Pancake Tuesday!

When is Pancake Day?

It is always on a Tuesday in February or March. It is the day before Ash Wednesday: the start of Lent.

Lent is a period of 40 days before Easter. During Lent, people often stop eating things that are bad for them like chocolate or fast food.

What is Pancake Day?

It is also called Shrove Tuesday or Pancake Tuesday. It is the day before Lent when people eat foods that are rich, sugary or fatty before the fasting period begins. It is most common to eat pancakes.

Why do people eat pancakes?

Traditionally, pancakes were made to use up all the eggs, milk and sugar before Lent.


Listen to this little song! It is called Mix A Pancake!

 

Here is a recipe that you can try! Send me pictures of your pancakes and your favourite toppings!

Toppings is what we put on top of our pancakes! For example: nutella, bananas, golden syrup, sugar etc.


 

PANCAKE RECIPE

Ingredients:

100g plain flour

2 tsp baking powder

1/2 tsp bicarbonate of soda

1 tbsp golder caster sugar

2 large eggs

284 ml buttermilk

25g buttermilk, melted, plus extra

Instructions:

PREPARE !

1. Sift the flour, baking powder, bicarbonate of soda, sugar and a pinch of salt into a bowl. bowl

2. Whisk the egg whites until stiff.

3. Stir the egg yolks (the yellow part), buttermilk and melted butter together then whisk it into the flour mixture (number 1.) until it is thick and smooth.

4. Carefully mix in the egg whites into the batter.

COOK! Ask an adult to help you!

5. Heat a large frying pan and brush with melted butter.                                          

6. Drop 2-3 large spoonful’s of batter into the frying pan.

7. After 3-4 minutes, flip the pancakes over and cook on the other side.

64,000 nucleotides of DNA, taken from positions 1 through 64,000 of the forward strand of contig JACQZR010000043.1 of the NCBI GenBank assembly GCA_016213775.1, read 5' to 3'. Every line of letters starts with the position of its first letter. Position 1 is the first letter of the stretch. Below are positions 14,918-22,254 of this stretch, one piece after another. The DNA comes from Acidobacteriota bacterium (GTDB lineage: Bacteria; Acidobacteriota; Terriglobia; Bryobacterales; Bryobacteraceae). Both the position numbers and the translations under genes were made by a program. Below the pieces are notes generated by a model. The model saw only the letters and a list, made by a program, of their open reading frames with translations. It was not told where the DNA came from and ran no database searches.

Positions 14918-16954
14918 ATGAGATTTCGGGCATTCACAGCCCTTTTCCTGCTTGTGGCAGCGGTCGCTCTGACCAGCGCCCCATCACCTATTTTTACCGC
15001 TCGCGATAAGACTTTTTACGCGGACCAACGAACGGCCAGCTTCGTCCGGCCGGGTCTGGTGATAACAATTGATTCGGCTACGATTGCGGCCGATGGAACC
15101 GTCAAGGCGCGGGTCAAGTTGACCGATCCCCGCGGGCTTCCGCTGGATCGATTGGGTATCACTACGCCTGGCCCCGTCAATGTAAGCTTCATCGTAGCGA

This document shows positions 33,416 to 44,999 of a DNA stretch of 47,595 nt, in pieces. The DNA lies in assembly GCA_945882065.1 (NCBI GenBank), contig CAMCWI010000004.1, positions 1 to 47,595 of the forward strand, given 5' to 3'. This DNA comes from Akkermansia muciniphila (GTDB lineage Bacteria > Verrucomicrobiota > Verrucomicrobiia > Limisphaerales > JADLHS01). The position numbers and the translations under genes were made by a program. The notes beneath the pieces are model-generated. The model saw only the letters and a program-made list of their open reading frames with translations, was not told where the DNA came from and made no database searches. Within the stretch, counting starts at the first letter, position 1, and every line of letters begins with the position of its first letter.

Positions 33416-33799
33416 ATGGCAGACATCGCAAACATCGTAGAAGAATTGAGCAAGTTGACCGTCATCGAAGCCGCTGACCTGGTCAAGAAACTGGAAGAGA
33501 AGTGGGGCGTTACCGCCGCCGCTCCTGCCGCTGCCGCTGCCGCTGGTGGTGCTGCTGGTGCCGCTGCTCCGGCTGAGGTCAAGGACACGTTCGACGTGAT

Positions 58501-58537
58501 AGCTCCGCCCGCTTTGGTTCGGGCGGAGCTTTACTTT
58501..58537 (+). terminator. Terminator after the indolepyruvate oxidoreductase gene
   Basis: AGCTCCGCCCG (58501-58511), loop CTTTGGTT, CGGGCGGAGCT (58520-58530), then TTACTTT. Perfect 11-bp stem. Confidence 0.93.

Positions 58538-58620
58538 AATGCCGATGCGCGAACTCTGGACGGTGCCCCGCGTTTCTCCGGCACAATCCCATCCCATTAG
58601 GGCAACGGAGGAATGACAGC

ENJOY! YUM YUM!

pancake

The emblems of English-speaking countries

 

 

 

 

 

 

 

 

Scotland

The thistle is the floral emblem of Scotland but there are lots of different types of thistles. Nobody knows which one is the exact emblem!

Description of the Thistle:

The thistle has spiky leaves to protect itself from animals who want to eat it! It also has a purple flower that is spiky as well!

The story of the Thistle:

When Norse vikings secretly attacked Scotland one stepped upon a thistle and let out a cry of pain! ‘Arghhhhh!’ he said. He was so loud that the Scottish heard his cry and were ready to fight! The Norse vikings were defeated by the Scottish – the Scottish people won the battle! Winner, winner!


 

 

Afficher l'image d'origine      Afficher l'image d'origineAfficher l'image d'origine

 

 

           Ireland

The shamrock is the floral emblem of the Republic of Ireland. It is also a emblem of Catholism in Ireland.

Description of the Shamrock:

The shamrock is a small, three-leafed plant. A shamrock with FOUR leaves is good luck!

The history of the Shamrock

In fact, the shamrock is a modern emblem. It became popular in the 19th century when Nationalist movements used it as their symbol of nationalism. Today, the shamrock is often used as a symbol by Irish companies (for example Aer Lingus) and sports teams. It is also put in the bouquets of flowers of brides on their wedding day to give good luck!


Afficher l'image d'origine       Afficher l'image d'origine  Afficher l'image d'origine 220002_aboutus_Daffodils_16x9[1]

Wales

The national emblem of Wales is the leek and the daffodil! This vegetable and this flower represent this small country, let us find out why!

The history of the leek

During the time of Shakespeare and even before – the leek was worn around the neck of Welshmen. Today, it is on the badges of every Welsh soldier of the Welsh Regiment.

The Daffodil

It was introduced in the 19th century as a remplacement of the leek. The only Welsh Prime Minister of the United Kingdom was a strong advocate for this new symbol for his country. The daffodil also symbolises nature`s optimism!


map_of_england Red_rose_00090  flag-of-england

England

 

The rose is the symbol of love but it is also the symbol of England!

The history of the Rose

It became the symbol of England after the War of the Roses between the Royal House of Lancaster and the Royal House of York thanks to King Henry VII. The rose is red and white representing the House of Lancaster and the House of York. Sometimes it is called the Union Rose.